Atmos Energy technicians routinely monitor the odorant concentration with instruments throughout our pipeline system.

For most people, the smell of odorant is a highly reliable indicator of a natural gas release. However, there are situations that can cause you not to smell gas when it is present.
• Continued exposure to the odorant can desensitize the sense of smell.
• The smell of natural gas can be masked by other odors in the area.
• You may suffer from temporary loss of smell, olfactory fatigue due to ailments, such as colds, sinus conditions or allergies.
• Using tobacco, alcohol, medications, or narcotics can lessen your ability to smell odorized gas. You might have a diminished ability to detect a natural gas leak. The Center for Disease Control has identified the loss of smell as a potential symptom of exposure to the virus that causes COVID-19.
• In certain rare situations, the odor intensity can be diminished by physical and/or chemical processes, such as when gas passes through certain soil conditions. This is sometimes referred to as “odor fade.”

You must understand how your work on a customer’s natural gas system, piping, and appliances, could potentially diminish the detectability of odorant. You may need to be familiar with the principles of both adsorption and absorption.

The odorant levels in a natural gas stream may diminish because of the introduction of items that include but are not limited to:
• Rust
• Liquids
• Stagnant or slow-moving natural gas
• Natural sulfurs or
• New pipe

To overcome this issue, a variety of designs, processes, and techniques should be incorporated.

If you are releasing natural gas or purging pipe, you must take all precautions and strictly follow all applicable codes, regulations, laws, and manufacturers' guidance and consider the following:
• Persons not involved in purging operations should maintain a safe distance
• Remove all sources of ignition
• Purge outdoors or to an open space
• Do not rely solely on your sense of smell and
• Utilize a combustible gas indicator or detector

Purging shall be stopped when natural gas is detected. If for any reason you believe that you are in the presence of natural gas, but cannot smell it, leave the area immediately then from a safe distance call 911 and Atmos Energy at 866.322.8667.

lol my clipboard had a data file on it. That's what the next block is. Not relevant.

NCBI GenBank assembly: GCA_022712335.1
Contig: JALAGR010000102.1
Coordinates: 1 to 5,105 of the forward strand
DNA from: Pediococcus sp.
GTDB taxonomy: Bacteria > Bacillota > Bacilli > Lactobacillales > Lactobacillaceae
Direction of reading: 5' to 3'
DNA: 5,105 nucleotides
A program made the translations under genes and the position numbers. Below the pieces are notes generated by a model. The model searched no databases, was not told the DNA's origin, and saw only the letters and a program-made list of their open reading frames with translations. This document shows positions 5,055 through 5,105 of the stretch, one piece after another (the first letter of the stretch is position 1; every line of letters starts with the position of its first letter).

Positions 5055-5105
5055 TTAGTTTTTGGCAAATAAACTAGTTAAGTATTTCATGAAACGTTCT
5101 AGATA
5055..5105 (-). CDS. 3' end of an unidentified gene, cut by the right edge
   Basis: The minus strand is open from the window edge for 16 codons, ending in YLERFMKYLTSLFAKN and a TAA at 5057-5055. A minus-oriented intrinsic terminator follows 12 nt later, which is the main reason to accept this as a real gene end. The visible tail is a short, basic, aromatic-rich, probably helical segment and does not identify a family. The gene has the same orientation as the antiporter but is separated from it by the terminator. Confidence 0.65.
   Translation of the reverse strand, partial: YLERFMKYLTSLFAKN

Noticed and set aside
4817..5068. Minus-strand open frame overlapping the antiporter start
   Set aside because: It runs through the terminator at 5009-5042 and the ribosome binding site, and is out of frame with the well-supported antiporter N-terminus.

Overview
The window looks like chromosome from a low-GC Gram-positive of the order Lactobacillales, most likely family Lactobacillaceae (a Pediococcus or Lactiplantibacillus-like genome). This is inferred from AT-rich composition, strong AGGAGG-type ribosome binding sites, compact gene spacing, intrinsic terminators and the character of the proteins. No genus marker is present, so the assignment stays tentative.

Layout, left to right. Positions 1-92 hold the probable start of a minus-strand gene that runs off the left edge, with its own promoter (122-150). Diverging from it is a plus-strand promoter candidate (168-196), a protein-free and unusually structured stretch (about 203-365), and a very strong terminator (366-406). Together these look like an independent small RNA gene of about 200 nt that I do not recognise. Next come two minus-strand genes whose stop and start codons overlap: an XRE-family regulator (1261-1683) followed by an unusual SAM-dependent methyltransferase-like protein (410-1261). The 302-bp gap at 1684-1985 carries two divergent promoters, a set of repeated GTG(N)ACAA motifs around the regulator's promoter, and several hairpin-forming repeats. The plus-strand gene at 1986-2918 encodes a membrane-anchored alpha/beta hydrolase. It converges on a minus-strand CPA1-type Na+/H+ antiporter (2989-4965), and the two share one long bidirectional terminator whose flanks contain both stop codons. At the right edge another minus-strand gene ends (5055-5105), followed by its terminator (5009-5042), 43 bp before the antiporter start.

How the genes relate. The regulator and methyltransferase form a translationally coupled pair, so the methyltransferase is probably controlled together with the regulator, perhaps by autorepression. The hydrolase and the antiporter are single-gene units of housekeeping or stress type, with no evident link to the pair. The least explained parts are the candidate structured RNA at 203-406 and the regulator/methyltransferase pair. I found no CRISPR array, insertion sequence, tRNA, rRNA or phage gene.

In addition, residential methane detectors are available and can provide an additional ability to detect the presence of gas. These alarms must be selected and installed according to the manufacturer's instructions. Learn more at the Gas Technology Institute.

Call 811 at least three business days* before you want to dig. You will reach an 811 call center, which will coordinate with Atmos Energy, your electric company, and other utilities to mark all the utility-owned underground pipes and cables. Learn more about calling 811 and safe digging practices

*may vary by state law

Atmos Energy and other utilities that use horizontal or trenchless boring to install buried lines have discovered some locations where the utility line was installed accidently through a sewer line outside a home or business. When this occurs, we call it a cross bore. If a natural gas line is cut or nicked while unclogging a sewer line, it can create a serious hazard. Damaging a natural gas line can cause a rapid fire or explosion and lead to even more serious damage or injury to those working on the sewer line and people nearby or some distance away. 

If you suspect a cross bore, call our Atmos Energy emergency number immediately at 866.322.8667.  We will inspect the situation at no charge. Learn more about cross bore safety.

Carbon monoxide is a poisonous gas that can result from faulty or improperly used or maintained appliances and equipment. Learn more about carbon monoxide safety, including how to prevent carbon monoxide buildup and recognize when someone has been exposed.

Atmos Energy wants to help you, your employees, contractors, and your customers be safe. If a customer’s home or business is affected by flooding, earthquakes, hurricanes, or a similar event, follow these weather safety tips